• Advanced (>2b): 6 courses ABVD and/or radiotherapy
    • Follow ups important due to effects of radio/chemo, e.g. cardiac, pulmonary, endocrine and malignancy
  30. High grade lymphoma
    - Definition
    - Clinical features
    - Treatment
    • Aggressive non-hodkins lymphoma type, e.g. diffuse large b cell
    • Localised with rapid growth and earlier presentation.
    • If 1a - 3 courses combined mod. If >1a - 6 courses
  31. Low grade lymphoma
    - Definition
    - Clinical features
    - Treatment
    • Non-hodgkins, indolent lymphoma
    • Usually between 60-65yoa male. Asymptomatic, diffuse lymphadenopathy, B symptoms. Late presentation
    • Conservative. If progressing, rituximab and chemo.
  32. How is a non-hodgkins lymphoma diagnosed?
    • Clinical features
    • Fine needle aspirate
    • Trephine biopsy
    • Immunohistochemistry
    • Flow cytometry: cell markers (e.g. CD20)
    • Cytogenetics/molecular studies
  33. Multiple myeloma
    - Definition
    - Clinical features
    - Treatment
    • Neoplastic proliferation of plasma cells in bone marrow
    • Lytic lesions in bones. Anaemia. Renal failure. Hypercalcaemia. Infection (low Ig and neutropenia)
    • Thalidomide, but usually incurable.
  34. What investigations are performed for multiple myeloma? What can be expected?
    • FBC: Anaemia
    • Biochemistry: Increased Ig or hypercalcaemia
    • Ig electrophoresis: Monoclonal band
    • BM aspirate: basophilic cytoplasm, monomorphic infiltration, eccentric nuclei
    • Imaging: Bone lesions
  35. Outline the pathogenesis of acute leukemias
    • An acquired clonal disorder; cells descended from a mutated bone marrow cell
    • Mutations = no maturation and increased proliferation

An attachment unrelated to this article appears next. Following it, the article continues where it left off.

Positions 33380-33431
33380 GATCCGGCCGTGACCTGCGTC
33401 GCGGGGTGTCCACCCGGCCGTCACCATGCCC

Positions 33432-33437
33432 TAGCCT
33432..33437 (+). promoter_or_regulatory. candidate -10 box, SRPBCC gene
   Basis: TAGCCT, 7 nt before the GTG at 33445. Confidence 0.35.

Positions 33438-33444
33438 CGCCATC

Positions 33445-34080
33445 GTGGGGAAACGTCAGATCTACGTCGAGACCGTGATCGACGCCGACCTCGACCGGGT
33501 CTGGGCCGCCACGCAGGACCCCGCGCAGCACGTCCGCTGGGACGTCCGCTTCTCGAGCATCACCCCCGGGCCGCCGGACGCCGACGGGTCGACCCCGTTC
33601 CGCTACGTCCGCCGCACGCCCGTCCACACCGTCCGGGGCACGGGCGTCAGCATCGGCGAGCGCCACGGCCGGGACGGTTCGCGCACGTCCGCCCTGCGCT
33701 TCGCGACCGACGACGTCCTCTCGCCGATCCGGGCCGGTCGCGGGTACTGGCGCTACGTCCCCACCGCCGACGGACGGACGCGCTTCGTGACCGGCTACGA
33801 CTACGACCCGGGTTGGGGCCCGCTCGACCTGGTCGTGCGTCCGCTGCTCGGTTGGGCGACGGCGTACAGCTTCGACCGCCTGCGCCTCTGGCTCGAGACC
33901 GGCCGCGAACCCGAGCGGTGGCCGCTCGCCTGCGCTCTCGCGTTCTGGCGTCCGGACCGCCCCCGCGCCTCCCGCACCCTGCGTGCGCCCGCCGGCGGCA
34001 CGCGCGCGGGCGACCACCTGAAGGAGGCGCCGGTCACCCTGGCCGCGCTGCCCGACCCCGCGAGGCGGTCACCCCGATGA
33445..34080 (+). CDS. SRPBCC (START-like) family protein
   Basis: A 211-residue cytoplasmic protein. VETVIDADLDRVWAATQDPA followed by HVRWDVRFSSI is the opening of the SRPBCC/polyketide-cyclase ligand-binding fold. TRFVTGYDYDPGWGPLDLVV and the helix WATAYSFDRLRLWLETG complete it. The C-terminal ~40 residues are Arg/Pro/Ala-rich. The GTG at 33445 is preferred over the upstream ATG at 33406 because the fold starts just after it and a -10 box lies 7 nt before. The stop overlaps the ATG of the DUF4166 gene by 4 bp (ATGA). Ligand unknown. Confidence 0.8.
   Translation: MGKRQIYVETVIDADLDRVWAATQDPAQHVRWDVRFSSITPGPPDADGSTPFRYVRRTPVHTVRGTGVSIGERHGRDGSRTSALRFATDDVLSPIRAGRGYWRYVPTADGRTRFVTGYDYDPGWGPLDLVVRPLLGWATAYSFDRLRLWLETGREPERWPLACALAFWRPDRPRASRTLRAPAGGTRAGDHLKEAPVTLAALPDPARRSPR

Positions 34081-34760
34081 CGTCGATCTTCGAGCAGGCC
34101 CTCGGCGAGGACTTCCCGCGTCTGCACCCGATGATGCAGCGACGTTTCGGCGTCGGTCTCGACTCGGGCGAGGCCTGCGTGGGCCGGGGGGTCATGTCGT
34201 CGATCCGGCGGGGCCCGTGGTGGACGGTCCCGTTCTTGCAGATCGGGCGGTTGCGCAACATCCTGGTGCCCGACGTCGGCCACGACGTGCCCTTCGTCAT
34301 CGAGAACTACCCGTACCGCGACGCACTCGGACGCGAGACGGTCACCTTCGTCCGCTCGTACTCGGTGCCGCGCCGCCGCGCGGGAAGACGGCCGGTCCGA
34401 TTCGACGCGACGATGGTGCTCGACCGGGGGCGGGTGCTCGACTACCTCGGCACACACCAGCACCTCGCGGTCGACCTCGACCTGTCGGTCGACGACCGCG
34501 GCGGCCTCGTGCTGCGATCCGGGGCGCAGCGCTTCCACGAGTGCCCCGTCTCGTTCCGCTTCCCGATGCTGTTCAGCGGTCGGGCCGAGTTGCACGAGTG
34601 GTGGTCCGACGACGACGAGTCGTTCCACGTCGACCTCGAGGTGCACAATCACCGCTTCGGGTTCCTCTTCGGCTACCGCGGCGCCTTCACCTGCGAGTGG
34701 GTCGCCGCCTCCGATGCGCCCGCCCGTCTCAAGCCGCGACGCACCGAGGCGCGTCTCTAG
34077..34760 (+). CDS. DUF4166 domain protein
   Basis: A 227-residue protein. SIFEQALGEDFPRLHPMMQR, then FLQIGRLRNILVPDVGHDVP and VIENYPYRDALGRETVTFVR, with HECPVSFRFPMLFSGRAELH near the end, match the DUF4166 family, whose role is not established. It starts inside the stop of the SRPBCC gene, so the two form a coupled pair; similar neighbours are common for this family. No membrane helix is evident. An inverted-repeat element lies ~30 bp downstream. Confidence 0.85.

• Blastic proliferation in bone marrow = failure
  36. How do acute leukemias commonly present?
    - Age groups
    - Signs
    - Symptoms
    • ALL most common in children (80-90% of cases), AML most common in adults
    • Rapid onset. Infection (pancytopenia). Mucosal swelling. Bleeding/bruising. Liver/lymph swelling. Retinal haemorrhage.
    • Bone pain. Lethargy (anaemia)
  37. What blood abnormalities are normally found in acute leukemias?
    • Blood count: Anaemia, neutropenia, thrombocytopenia
    • Blood smear: Monoblasts and myeloblasts
    • Flow cytometry: Cell markers = subtype + chronicity
    • Immunohisto: Cell marker predominance
  38. What chromosomal abnormalities can be found in acute leukemias?
    • AML: 15-17 or 8-21 translocation.
    • Philadelphia chromosome (95% of CML but also ALL)
  39. Outline supportive care for acute leukemias
    • BM removal with replacement transfusions
    • Palliative transfusions; platelet, granulocyte, RBC
    • Antibiotics; prophylaxis and treatments
  40. Outline different treatments for acute leukemias, and their problems
    • BM transplant: Selectively used due to toxicity. Higher mortality but reduced relapse
    • Chemotherapy: Steroids, monoclonal Ig. High morbidity; sterility, mucositis, bleeding, infection.
  41. Outline the clinical presentation of chronic leukemias
    • Usually asymptomatic, with 50% of cases incidental
    • Classic B symptoms and increased infection risk
    • Genetics the main factor affecting aggression and presentation
    • In CLL, presentation usually when BM fails = anaemia
    • In CML, presentation can include abdominal pain from splenomegaly
  42. What are the typical investigative abnormalities found in chronic lymphoid leukemia?
    • LN biopsy: Lymphocytosis - clonal b cells
    • Flow cytometry: T cell antigen overexpression
    • Blood smear: small lymphoid cells, with condense chromatin (mature cells)
    • BM biopsy: Nodular/diffuse infiltration
    • Ctyogenetics: Chromosomal abnormalities
  43. What are the typical investigative abnormalities found in chronic myeloid leukemia?
    • Neutrophilia, with sometimes other lineages proliferating
    • Shift towards immature cells - may become acute "blast crisis"
    • Philadelphia gene the ONLY cause of CML
  44. Outline management of the chronic leukemias
    • CLL: Watch for infection, autoimmune haemolytic anaemia, pure red cell aplasia and treat if present
    • CML: Imatinib most commonly used - tyrosine kinase blocks proliferation. Correct cytogenetics and normalise blood count main goals.

What would you like to do?

Home > Flashcards > Print Preview